Warren, 62, had been widely expected to run and had been conducting a campaign-style listening tour. She will formally announce her intentions with an online video statement as she travels the state.
“The pressures on middle-class families are worse than ever, but it is the big corporations that get their way in Washington,” she said. “I want to change that. I will work my heart out to earn the trust of the people of Massachusetts.”
Her candidacy will set up one of the nation’s most high-profile Senate races. Democrats, who are trying to hold control of the Senate, hunger for a win in one of the nation’s most liberal states, particularly if it would mean snatching back the seat once held by the late Edward M. Kennedy.
Brown (R) won the seat in a 2010 special election after Kennedy’s death.
But, with an eye toward winning a full six-year term in 2012, he has pursued a shrewd, moderate course in the Senate and has remained popular in the state.
Warren announced her candidacy in a video released on Wednesday morning, appealing to the middle class that she said had been “squeezed and hammered for a generation now.” As Rachel Weiner and Ylan Mui explained
The video is conversational. “I’m going to do this,” she says at the outset, sitting by herself near a window in a blue suit jacket. “I’m going to run for the United States Senate.”
Brown himself is never named; neither is Warren herself. The video is obviously aimed at her supporters. The focus is the middle class, which she says has been “chipped at, hacked at, squeezed and hammered for a generation now, and I don’t think Washington gets it.”
While she has never run for office before, Warren has built up a national group of liberal fans for her work on Capitol Hill. She was chosen by Democrats to chair Congress’s panel overseeing bailout spending, and was tapped by President Obama to help create the Consumer Financial Protection Bureau.
Warren was expected to lead the consumer bureau, which was created last summer. But Republicans in the Senate blocked her nomination.
In Boston, Warren often invoked her controversial role at the congressional oversight panel and the CFPB as a badge of honor.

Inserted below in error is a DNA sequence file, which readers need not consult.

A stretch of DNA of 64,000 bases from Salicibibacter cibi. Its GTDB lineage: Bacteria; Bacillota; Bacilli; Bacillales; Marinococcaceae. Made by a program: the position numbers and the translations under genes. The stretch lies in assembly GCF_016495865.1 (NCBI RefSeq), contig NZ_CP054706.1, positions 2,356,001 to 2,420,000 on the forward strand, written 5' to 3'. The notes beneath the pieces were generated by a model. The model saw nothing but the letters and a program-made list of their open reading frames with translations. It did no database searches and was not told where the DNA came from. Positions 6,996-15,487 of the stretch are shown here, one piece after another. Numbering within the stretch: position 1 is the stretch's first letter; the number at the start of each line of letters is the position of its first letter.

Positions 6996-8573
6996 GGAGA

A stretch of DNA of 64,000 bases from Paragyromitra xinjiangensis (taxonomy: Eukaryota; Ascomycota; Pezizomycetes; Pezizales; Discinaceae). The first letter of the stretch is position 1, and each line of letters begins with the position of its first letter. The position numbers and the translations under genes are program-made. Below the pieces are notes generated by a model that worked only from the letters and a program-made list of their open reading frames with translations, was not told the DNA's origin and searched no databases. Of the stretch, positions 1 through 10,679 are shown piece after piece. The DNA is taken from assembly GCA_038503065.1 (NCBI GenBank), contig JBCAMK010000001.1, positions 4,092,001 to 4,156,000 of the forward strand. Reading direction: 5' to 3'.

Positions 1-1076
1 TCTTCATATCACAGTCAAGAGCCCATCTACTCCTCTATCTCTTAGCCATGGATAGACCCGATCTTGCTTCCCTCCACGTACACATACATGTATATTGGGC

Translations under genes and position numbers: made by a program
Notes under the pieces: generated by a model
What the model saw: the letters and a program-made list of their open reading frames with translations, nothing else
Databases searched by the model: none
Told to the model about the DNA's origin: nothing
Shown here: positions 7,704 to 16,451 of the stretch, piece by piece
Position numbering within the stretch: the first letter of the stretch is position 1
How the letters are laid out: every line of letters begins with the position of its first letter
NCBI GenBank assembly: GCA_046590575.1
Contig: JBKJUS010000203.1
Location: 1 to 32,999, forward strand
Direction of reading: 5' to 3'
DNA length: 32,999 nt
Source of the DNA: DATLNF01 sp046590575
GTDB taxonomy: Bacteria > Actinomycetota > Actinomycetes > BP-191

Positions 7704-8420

“I’m willing to throw my body in front of the bus to stop bad ideas” in Washington, she told passerby.
Warren said her tenure in Washington was short compared to the nearly two decades she has lived in Massachusetts and pointed out that her husband is a native.
“I have to prove myself to everybody,” she said.
Several residents said they would support her campaign. One commuter yelled out “We love you! I’m going to volunteer for you, whoo!” Boston resident Sam Chandler said he would vote for Warren because of her history fighting the banks.
While Warren’s announcement has generated national media attention because of her work on consumer protection issues for the Obama administration, many are asking if she can actually win in Massachusetts. As The Fix’s Chris Cillizza reported
The entrance of Harvard Law School professor
Elizabeth Warren(D) into the race to face Massachusetts Sen. Scott Brown(R) has already drawn huge amounts of media attention thanks to her high profile role in establishing the Consumer Financial Protection Bureau for President Obama.
There’s little question that Warren is a media sensation beloved by liberals and detested by conservatives — largely for her work to create the controversial agency that is tasked with overseeing the practices of the financial industry.
The more relevant question, however, is can she actually win?
The answer to that question is entirely dependent on how Warren is ultimately defined in the eyes of Massachusetts voters.
Is she a reflexive liberal with positions out of step with the many Democratic but conservative minded voters in the Bay State? Or is she a populist firebrand, fighting for the average working family in Massachusetts? On one side is (potential) victory. On the other near-certain defeat.
Warren clearly grasps the need to cast her admittedly in-your-face approach to politics as the sort of fighting spirit that Massachusetts voters have shown an affinity for in the past — most notably in Ted Kennedy, the man who held the seat Warren is seeking for the better part of five decades.
According to the Post’s Ylan Mui, Warren began her first day as an official candidate with a stop in South Boston (at a Dunkin Donuts no less!). Southie — think “Good Will Hunting” — is the home to many of the conservative Democrats that Warren must win in order to claim the party’s nomination and best Brown.
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